The small camera on this phone has a superpower: it can see things that our eyes can not. On the…
The small camera on this phone has a superpower: it can see things that our eyes can not.
On the night in recent weeks, I’ve trumped around dark places and taken photos with a new location on Google’s 800 pixel pixel 3 called Night Sight. Friends in a candle look as if they were taking a lighting crew. The dark streets are flush with red and green. A midnight cityscape lights up as if it was late in the afternoon. It goes far beyond an Instagram filter until you have to see this territory.
Night Sight is a great step forward for smartphone photography – and an example of how our photos get, good, super fake.
It’s true: You do not look like your photos. Photography has never been about capturing reality, but the latest phones are increasingly taking photographs in unshielded territory.
At present, Night Sight is just a situation that appears in dark shots on Google’s Pixel phones. But it’s hardly lonely: All types of answering machines boast about how amazing their photos look, no matter how realistic they are. IPhone’s “Portrait Mode” applies to built-up blur to backgrounds and identifies facial features to reduce red-eye. Features on phones that are popular in Asia are automatically slipping on head, brighter eyes and smooth skin. And the latest phones use a technology called HDR that joins multiple images to produce a hypertonic reality art.
When I recently took the same sunset photo with an iPhone 6 from 201
4 and this year’s iPhone XR, I was gobsmacked on the difference – the newer iPhone shot looked like it had been painted with watercolors.
What’s up? Smartphones democratized photography for 2.5 billion people – a good photo used to require special hardware and a user manual.
Now, artificial intelligence and other software advances democratization creates beauty. Yes, beauty. Editing photos no longer requires Photoshop skills. Now, when presented with a scenic vista or smiling face, camera cameras talk to algorithms who are educated on what people like to watch and churn out sound images.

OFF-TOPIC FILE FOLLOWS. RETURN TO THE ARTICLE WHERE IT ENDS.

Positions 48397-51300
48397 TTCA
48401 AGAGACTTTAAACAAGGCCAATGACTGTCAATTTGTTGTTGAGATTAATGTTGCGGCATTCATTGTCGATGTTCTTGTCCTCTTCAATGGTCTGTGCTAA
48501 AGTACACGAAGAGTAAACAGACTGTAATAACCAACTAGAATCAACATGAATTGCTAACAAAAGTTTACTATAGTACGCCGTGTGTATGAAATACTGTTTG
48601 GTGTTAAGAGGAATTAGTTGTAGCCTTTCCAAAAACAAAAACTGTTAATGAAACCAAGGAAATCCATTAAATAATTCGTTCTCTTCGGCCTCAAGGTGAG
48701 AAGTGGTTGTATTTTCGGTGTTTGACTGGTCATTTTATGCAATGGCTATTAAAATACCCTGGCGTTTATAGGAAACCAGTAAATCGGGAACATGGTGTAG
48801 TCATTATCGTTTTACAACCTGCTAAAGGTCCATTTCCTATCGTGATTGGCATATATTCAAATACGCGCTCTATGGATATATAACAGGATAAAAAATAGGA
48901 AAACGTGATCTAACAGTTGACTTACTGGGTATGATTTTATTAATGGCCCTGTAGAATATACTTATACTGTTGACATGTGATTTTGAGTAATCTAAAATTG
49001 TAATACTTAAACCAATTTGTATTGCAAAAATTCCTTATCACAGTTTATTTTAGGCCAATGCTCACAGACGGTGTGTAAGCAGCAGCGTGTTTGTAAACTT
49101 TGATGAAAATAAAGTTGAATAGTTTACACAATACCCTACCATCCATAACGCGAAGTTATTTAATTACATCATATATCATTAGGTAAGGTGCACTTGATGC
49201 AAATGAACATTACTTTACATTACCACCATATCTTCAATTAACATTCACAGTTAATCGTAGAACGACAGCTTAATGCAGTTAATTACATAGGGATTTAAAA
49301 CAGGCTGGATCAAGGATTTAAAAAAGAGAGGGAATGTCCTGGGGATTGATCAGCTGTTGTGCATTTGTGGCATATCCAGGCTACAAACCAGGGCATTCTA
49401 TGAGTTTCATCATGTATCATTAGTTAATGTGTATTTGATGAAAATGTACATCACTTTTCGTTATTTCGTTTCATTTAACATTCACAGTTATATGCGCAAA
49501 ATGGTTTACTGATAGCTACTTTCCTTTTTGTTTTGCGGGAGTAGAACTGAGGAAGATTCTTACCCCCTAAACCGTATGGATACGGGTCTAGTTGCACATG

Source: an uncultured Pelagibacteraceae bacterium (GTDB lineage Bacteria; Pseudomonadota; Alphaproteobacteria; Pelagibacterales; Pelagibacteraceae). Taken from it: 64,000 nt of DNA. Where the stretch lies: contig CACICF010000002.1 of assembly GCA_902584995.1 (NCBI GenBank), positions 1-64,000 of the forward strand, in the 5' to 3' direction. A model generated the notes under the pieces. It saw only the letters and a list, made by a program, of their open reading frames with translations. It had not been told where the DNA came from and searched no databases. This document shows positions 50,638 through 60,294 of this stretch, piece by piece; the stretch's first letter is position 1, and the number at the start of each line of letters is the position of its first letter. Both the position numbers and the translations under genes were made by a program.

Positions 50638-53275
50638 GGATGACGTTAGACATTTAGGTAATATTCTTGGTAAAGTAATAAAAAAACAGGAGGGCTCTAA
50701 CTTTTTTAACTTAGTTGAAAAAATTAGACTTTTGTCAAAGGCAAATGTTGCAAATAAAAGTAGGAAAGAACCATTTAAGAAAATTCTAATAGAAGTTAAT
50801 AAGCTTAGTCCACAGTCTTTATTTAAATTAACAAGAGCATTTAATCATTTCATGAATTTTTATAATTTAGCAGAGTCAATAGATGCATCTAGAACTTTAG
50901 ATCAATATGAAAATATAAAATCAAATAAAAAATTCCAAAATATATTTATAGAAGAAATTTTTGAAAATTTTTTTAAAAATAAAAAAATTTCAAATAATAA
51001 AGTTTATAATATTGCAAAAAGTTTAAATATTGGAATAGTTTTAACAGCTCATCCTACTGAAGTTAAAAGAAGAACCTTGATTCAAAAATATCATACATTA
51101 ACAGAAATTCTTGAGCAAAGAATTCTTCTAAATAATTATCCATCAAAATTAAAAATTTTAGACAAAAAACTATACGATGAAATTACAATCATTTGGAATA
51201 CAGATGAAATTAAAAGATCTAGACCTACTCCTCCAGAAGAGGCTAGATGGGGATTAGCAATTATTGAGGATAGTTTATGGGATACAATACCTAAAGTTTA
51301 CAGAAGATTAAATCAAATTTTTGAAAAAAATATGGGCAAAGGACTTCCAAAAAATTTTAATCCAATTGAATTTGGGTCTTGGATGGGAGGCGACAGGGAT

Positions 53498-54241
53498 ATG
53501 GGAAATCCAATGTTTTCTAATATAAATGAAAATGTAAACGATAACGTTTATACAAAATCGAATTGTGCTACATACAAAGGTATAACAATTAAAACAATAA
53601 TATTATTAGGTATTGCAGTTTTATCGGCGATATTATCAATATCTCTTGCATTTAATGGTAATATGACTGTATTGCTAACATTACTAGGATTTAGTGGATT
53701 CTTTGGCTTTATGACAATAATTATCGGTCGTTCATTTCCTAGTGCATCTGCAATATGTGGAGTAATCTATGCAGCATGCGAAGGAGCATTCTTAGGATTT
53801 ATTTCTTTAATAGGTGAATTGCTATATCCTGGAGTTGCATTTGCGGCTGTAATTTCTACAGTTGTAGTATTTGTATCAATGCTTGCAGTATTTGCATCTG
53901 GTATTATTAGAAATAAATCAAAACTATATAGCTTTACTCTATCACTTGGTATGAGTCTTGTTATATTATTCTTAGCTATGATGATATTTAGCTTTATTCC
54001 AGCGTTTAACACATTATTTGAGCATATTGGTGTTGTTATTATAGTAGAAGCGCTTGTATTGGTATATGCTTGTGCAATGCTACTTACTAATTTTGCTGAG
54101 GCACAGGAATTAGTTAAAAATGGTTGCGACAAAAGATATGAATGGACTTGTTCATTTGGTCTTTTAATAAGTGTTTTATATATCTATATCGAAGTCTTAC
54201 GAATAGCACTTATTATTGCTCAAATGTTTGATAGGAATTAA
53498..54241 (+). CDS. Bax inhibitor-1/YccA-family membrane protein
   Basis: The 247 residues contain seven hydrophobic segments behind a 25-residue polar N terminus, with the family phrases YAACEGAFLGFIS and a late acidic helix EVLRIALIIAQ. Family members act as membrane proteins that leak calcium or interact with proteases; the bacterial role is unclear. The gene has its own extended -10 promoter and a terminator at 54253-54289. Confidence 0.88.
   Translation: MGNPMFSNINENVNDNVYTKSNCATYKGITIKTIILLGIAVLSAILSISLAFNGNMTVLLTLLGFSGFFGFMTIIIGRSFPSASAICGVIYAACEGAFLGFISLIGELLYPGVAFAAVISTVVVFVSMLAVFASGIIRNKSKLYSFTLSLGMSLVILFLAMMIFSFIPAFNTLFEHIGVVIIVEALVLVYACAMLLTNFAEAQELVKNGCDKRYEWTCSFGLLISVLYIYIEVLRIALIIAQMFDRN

Your phone really has high-tech glasses. Think of your camera less like a reality reflection, and more an AI trying to make you happy. It is faketastic.
Fasting a photo on a phone has become so much more than passing light through a lens on a sensor. Of course, the hardware is still important and has improved over the past decade.
But more and more is software – not hardware – it makes our images better. “It’s hyperbole, but true,” says Marc Levoy, a retired Stanford computer science professor who once taught Google founder Larry Page and Sergey Brin and is now working on them on camera projects, including Night Sight.
Levoys work is rotated in intrinsic sizes limitations of a smartphone. Phones can not fit large lenses (and sensors below them) like traditional cameras, so decision makers need to find creative ways to compensate. Set technologies that replace optics with software, such as digitally combining multiple shots into one.
New phones from Apple, Samsung and Huawei also use it, but “we are investing in software and AI ranches,” says Levoy. This freed Google to explore creating new ways.
“Google has got an edge on software,” said Nicolas Touchard, Vice President of Marketing at DxOMark Image Labs, which produces independent benchmarks for cameras. (If any of this is enough to help the Pixel winner converters from Apple and Samsung is a separate issue.)